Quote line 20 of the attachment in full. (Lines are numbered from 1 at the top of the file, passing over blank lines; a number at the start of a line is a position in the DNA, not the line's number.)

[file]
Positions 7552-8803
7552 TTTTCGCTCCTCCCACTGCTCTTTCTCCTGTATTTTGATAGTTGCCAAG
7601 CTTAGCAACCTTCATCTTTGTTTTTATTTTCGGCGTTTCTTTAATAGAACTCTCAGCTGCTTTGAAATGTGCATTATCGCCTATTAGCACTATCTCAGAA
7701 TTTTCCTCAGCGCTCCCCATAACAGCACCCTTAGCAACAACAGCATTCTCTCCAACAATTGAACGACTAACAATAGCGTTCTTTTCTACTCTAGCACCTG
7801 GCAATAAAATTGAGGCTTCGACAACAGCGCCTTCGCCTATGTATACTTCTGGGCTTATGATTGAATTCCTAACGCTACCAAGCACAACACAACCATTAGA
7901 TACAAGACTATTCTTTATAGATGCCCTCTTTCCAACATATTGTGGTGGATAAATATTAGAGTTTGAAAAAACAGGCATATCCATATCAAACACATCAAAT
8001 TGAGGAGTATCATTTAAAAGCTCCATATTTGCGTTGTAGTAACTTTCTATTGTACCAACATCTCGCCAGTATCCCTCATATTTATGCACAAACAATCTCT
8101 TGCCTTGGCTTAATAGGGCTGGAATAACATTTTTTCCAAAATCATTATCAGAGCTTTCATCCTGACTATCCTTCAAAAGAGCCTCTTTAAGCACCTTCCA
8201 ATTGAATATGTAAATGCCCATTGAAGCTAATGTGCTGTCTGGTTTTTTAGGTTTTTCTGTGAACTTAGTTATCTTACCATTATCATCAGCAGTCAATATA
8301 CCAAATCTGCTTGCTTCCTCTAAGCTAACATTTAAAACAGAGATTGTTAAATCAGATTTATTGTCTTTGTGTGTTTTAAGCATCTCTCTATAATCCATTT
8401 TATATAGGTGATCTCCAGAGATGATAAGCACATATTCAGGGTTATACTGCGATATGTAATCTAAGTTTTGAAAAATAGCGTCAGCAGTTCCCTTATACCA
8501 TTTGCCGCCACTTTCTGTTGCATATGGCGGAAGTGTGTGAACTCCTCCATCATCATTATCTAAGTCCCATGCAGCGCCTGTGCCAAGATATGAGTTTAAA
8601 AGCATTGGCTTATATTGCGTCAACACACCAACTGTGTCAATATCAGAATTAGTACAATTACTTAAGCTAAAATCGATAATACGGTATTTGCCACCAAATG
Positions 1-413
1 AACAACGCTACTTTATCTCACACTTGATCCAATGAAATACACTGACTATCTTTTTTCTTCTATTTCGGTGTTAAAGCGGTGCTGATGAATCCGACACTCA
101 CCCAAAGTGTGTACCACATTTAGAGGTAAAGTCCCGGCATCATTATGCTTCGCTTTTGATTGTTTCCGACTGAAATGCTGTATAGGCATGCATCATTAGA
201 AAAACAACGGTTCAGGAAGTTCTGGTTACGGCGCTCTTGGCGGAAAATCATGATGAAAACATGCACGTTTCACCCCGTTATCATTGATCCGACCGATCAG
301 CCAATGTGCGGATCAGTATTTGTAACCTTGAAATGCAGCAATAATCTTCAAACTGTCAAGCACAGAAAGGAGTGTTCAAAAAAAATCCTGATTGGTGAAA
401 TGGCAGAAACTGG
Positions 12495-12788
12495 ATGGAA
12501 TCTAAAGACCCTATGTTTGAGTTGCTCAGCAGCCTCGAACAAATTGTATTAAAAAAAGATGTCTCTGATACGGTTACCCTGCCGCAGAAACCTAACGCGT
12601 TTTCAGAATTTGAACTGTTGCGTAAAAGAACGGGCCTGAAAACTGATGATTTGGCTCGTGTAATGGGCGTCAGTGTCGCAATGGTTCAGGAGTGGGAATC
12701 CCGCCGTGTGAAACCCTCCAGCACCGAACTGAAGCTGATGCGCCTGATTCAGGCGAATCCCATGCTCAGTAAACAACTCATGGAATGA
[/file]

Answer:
Positions 12495-12788